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Omega-6 fatty acids and inflammation

Omega-6 fatty acids and inflammation
Omega-6 fatty acids and inflammation
Inflammation is a normal process that is part of host defense and tissue healing. However, excessive or unresolved inflammation can lead to uncontrolled tissue damage, pathology and disease. In humans on a Western diet, the omega-6 polyunsaturated fatty acid arachidonic acid (ARA) makes a significant contribution to the fatty acids present in the membrane phospholipids of cells involved in inflammation. ARA is a precursor to a number of potent pro-inflammatory mediators including well described prostaglandins and leukotrienes, which has led to the development of anti-inflammatory pharmaceuticals that target the ARA pathway to successfully control inflammation. Hence, it is commonly believed that increasing dietary intake of the omega-6 fatty acids ARA or its precursor linoleic acid (LA) will increase inflammation. However, studies in healthy human adults have found that increased intake of ARA or LA does not increase the concentrations of many inflammatory markers. Epidemiological studies have even suggested that ARA and LA may be linked to reduced inflammation. Contrastingly, there is also evidence that a high omega-6 fatty acid diet inhibits the anti-inflammatory and inflammation-resolving effect of the omega-3 fatty acids. Thus, the interaction of omega-3 and omega-6 fatty acids and their lipid mediators in the context of inflammation is complex and still not properly understood.
0952-3278
41-48
Innes, Jacqueline
32e03dd2-563b-4ff9-873e-600146df12c8
Calder, Philip
1797e54f-378e-4dcb-80a4-3e30018f07a6
Innes, Jacqueline
32e03dd2-563b-4ff9-873e-600146df12c8
Calder, Philip
1797e54f-378e-4dcb-80a4-3e30018f07a6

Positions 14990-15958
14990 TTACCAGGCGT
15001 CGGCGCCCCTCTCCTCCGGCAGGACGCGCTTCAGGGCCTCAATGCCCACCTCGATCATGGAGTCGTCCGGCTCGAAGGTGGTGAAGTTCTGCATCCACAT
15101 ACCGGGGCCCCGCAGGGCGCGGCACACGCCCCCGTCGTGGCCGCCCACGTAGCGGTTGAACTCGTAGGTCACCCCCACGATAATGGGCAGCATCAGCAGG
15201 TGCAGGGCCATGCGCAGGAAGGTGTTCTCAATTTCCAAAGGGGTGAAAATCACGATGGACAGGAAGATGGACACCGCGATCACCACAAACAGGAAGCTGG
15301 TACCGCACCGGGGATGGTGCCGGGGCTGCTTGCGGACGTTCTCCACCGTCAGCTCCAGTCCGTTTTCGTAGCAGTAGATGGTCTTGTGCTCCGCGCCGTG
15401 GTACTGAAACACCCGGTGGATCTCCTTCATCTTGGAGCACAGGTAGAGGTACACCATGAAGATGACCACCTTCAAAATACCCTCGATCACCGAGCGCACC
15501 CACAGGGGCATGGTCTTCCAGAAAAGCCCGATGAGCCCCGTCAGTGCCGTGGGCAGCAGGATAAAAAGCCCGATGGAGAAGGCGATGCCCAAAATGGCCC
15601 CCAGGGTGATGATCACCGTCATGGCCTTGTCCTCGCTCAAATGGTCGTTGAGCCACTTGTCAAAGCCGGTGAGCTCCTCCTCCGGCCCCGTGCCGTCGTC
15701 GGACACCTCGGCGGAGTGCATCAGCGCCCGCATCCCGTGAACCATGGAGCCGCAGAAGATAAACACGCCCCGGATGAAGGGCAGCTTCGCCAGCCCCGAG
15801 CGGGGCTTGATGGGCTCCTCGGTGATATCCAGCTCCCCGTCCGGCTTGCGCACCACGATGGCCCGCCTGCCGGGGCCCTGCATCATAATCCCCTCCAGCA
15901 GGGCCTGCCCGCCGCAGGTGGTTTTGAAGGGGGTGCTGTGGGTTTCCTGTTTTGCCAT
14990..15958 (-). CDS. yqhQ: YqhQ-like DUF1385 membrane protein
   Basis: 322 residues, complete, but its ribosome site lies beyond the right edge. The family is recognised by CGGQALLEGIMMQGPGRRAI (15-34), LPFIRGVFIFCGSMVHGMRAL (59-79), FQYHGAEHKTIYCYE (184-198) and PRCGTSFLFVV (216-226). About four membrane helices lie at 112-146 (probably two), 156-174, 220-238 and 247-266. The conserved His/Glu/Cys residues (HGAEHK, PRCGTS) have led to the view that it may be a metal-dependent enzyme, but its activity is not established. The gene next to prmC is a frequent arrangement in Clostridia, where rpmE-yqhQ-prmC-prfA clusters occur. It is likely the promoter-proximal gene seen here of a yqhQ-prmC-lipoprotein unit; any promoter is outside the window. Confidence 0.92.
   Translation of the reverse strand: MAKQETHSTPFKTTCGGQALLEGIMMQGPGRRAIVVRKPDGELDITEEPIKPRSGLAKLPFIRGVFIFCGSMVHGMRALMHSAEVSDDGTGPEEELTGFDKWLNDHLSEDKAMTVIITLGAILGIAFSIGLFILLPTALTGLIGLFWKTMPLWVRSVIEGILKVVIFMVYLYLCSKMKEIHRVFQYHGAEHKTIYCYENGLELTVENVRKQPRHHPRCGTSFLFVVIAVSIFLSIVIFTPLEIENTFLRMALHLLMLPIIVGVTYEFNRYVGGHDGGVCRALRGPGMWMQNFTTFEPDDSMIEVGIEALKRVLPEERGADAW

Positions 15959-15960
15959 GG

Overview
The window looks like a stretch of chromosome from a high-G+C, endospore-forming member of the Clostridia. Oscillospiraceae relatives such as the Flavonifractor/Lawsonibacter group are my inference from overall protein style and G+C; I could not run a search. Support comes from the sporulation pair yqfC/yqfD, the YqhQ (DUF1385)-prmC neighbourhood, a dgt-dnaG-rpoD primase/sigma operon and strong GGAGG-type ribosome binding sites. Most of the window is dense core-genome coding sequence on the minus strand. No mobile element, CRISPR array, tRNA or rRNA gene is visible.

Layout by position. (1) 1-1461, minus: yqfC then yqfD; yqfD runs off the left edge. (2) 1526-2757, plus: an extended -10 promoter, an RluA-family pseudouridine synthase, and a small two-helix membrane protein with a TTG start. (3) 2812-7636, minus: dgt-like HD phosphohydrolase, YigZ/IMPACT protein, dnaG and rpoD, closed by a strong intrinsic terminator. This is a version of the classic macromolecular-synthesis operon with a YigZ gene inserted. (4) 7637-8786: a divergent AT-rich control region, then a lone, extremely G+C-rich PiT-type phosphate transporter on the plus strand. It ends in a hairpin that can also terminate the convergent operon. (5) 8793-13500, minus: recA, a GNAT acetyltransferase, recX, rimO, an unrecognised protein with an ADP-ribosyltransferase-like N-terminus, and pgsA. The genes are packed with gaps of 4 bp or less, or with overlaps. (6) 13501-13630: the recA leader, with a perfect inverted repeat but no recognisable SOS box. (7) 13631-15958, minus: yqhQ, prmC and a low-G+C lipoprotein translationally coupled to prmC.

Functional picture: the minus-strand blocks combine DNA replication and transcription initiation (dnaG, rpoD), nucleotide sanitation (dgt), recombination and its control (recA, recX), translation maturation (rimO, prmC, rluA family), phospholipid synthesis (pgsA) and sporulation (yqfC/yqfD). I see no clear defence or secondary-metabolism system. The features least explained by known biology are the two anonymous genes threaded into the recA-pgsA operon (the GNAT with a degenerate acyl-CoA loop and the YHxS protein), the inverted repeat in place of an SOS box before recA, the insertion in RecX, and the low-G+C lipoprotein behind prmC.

Innes, Jacqueline and Calder, Philip (2018) Omega-6 fatty acids and inflammation. Prostaglandins, Leukotrienes and Essential Fatty Acids, 132, 41-48. (doi:10.1016/j.plefa.2018.03.004).

Record type: Article

Abstract

Inflammation is a normal process that is part of host defense and tissue healing. However, excessive or unresolved inflammation can lead to uncontrolled tissue damage, pathology and disease. In humans on a Western diet, the omega-6 polyunsaturated fatty acid arachidonic acid (ARA) makes a significant contribution to the fatty acids present in the membrane phospholipids of cells involved in inflammation. ARA is a precursor to a number of potent pro-inflammatory mediators including well described prostaglandins and leukotrienes, which has led to the development of anti-inflammatory pharmaceuticals that target the ARA pathway to successfully control inflammation. Hence, it is commonly believed that increasing dietary intake of the omega-6 fatty acids ARA or its precursor linoleic acid (LA) will increase inflammation. However, studies in healthy human adults have found that increased intake of ARA or LA does not increase the concentrations of many inflammatory markers. Epidemiological studies have even suggested that ARA and LA may be linked to reduced inflammation. Contrastingly, there is also evidence that a high omega-6 fatty acid diet inhibits the anti-inflammatory and inflammation-resolving effect of the omega-3 fatty acids. Thus, the interaction of omega-3 and omega-6 fatty acids and their lipid mediators in the context of inflammation is complex and still not properly understood.

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Omega-6 fatty acids and inflammation Final_Revised - Accepted Manuscript
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More information

Accepted/In Press date: 21 March 2018
e-pub ahead of print date: 22 March 2018
Published date: 1 May 2018
Additional Information: x

Identifiers

Local EPrints ID: 418974
URI: http://eprints.soton.ac.uk/id/eprint/418974
ISSN: 0952-3278
PURE UUID: 03c00f8c-2413-4972-bb61-3f9a8c45823b
ORCID for Philip Calder: ORCID iD orcid.org/0000-0002-6038-710X

Catalogue record

Date deposited: 27 Mar 2018 16:30
Last modified: 26 Nov 2021 07:08

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Contributors

Author: Jacqueline Innes
Author: Philip Calder ORCID iD

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